It is in this period that the passion for photography was transmitted to them by their dad who documented the family’s life in Africa with his camera. Those pictures of the late ‘70s became part of the brothers’ identity and the physical, visual support of their memories.
In 2010 Jeff and Andrew decided to go back to Monrovia to see and understand what happened to the country in 20 yeas of civil unrest. This experience allowed them to reconnect emotionally with their childhood but it also inspired the documentary film project titled Liberia77.
In the quest for their own personal memory, they realized that the photographic memory of the country had disappeared during the civil wars, when the possession of photographs was interpreted as a sign of wealth and could cost ones life. To avoid getting into trouble people burned their albums, their family pictures and also the collections of museums were destroyed, leaving the country deprived of an important part of its heritage and its national and individual memory.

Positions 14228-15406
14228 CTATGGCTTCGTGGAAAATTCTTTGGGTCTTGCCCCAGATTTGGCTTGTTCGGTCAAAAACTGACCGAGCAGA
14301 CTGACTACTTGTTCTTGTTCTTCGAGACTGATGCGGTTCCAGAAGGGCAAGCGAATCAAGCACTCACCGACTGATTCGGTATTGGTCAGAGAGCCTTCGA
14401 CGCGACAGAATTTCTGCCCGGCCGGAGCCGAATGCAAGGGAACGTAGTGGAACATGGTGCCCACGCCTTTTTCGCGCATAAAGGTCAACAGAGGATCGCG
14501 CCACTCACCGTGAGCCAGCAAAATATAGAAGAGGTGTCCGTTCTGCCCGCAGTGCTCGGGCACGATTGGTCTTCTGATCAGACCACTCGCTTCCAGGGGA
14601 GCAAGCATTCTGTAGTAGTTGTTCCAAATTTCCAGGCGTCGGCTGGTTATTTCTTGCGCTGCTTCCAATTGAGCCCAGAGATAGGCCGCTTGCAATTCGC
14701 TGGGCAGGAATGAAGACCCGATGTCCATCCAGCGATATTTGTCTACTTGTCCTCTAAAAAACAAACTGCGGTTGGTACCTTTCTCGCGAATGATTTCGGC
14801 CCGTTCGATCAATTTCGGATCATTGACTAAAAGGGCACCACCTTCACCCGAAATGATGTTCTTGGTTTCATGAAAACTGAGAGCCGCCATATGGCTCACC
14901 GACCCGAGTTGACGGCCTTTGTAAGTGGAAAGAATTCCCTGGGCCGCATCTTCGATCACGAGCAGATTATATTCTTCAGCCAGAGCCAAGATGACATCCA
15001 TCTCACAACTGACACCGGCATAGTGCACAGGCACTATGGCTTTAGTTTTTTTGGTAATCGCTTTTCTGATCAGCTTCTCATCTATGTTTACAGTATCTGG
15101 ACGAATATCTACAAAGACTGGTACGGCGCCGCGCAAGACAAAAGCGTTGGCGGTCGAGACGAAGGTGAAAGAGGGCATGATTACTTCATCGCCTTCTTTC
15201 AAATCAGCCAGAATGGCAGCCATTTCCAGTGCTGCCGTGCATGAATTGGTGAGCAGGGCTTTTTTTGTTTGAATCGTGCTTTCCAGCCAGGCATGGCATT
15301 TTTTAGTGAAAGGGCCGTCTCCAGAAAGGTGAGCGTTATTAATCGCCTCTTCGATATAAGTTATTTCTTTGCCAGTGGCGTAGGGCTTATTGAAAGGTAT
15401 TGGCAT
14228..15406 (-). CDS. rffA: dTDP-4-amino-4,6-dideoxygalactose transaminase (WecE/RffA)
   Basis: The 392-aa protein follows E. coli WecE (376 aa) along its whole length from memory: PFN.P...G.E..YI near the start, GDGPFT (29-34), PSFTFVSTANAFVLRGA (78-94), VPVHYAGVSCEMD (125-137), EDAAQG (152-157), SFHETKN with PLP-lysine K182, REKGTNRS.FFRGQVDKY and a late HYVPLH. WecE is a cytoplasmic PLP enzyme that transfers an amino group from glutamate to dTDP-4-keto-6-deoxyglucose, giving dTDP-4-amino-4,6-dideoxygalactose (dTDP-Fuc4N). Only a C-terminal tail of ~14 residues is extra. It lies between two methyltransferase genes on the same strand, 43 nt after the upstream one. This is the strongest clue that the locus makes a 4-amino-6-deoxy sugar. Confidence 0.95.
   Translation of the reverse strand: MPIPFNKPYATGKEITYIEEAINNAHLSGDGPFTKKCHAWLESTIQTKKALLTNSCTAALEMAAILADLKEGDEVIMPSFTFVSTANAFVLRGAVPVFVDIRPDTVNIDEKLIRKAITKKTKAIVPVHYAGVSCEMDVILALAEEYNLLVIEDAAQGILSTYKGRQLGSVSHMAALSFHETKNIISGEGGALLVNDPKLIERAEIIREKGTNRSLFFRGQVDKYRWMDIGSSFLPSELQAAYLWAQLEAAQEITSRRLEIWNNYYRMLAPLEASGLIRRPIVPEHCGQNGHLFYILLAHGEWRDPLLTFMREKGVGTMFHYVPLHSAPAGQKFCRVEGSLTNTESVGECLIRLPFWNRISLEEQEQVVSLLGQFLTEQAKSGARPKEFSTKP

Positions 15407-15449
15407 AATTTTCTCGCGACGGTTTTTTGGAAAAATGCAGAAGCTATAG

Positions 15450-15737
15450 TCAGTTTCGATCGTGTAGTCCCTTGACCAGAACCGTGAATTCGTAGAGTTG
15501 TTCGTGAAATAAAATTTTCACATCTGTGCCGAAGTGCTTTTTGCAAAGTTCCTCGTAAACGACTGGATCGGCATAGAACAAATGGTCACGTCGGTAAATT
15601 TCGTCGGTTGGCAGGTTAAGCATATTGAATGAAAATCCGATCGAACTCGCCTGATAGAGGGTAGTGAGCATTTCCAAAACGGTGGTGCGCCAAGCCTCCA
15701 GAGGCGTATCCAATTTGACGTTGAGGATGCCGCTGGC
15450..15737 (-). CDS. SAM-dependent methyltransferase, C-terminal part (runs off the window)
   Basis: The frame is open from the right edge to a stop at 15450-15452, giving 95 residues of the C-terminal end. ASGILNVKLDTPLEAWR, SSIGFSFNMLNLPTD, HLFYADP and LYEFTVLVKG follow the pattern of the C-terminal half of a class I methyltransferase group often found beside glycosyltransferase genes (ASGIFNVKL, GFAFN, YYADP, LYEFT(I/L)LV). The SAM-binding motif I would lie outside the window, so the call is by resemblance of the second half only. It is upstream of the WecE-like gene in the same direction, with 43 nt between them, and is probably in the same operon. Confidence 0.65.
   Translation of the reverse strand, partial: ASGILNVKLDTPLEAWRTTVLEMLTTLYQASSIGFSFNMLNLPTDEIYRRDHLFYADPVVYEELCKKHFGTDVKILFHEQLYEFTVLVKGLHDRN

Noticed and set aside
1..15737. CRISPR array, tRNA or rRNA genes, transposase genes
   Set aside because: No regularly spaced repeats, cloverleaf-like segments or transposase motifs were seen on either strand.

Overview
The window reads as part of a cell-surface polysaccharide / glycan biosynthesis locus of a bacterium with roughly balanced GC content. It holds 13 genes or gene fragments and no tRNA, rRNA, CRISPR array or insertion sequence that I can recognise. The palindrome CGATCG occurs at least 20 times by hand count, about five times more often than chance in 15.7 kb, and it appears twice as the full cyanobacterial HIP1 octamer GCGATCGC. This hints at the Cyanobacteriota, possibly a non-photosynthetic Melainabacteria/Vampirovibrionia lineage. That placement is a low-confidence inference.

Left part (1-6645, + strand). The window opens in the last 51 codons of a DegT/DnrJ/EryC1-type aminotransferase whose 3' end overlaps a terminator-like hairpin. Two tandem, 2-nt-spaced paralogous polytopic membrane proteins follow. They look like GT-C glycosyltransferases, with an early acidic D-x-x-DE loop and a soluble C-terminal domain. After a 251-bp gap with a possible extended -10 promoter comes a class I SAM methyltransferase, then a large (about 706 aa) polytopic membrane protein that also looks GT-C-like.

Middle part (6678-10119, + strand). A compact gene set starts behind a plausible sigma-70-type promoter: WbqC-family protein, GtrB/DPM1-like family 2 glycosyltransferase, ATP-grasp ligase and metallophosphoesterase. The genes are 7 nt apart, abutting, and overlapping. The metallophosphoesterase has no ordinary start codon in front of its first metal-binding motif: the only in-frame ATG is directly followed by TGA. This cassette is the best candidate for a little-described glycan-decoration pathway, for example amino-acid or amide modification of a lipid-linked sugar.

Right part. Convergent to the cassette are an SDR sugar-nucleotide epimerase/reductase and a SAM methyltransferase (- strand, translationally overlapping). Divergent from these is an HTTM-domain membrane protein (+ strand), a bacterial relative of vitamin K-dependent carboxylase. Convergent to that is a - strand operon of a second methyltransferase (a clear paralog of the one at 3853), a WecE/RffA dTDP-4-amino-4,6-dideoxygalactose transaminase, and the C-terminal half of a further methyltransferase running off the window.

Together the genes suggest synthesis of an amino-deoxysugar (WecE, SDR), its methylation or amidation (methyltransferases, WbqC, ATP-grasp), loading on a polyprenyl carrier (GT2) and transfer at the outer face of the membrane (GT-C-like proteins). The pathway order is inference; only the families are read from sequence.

The dynamic relations between seeing and knowing were broken by the conflict. Liberians are now missing an important tool to share and transmit history to the new generations. Fragments of their identities are gone forever and this project is trying to start the difficult task of restituting to the nation some of these fragments, collecting images and creating a new photographic archive.
Jeff and Andrew need support for their amazing project so please if you are interested in donating pre-war photographs of Liberia, click here.
Two Photographers’ Mission to Retrace a Lost Liberia
The Liberia '77 Photo Repatriation Project
Retracing ‘Normal-Day’ Liberia via Images: Two Canadians Recollect Pre-War Imagery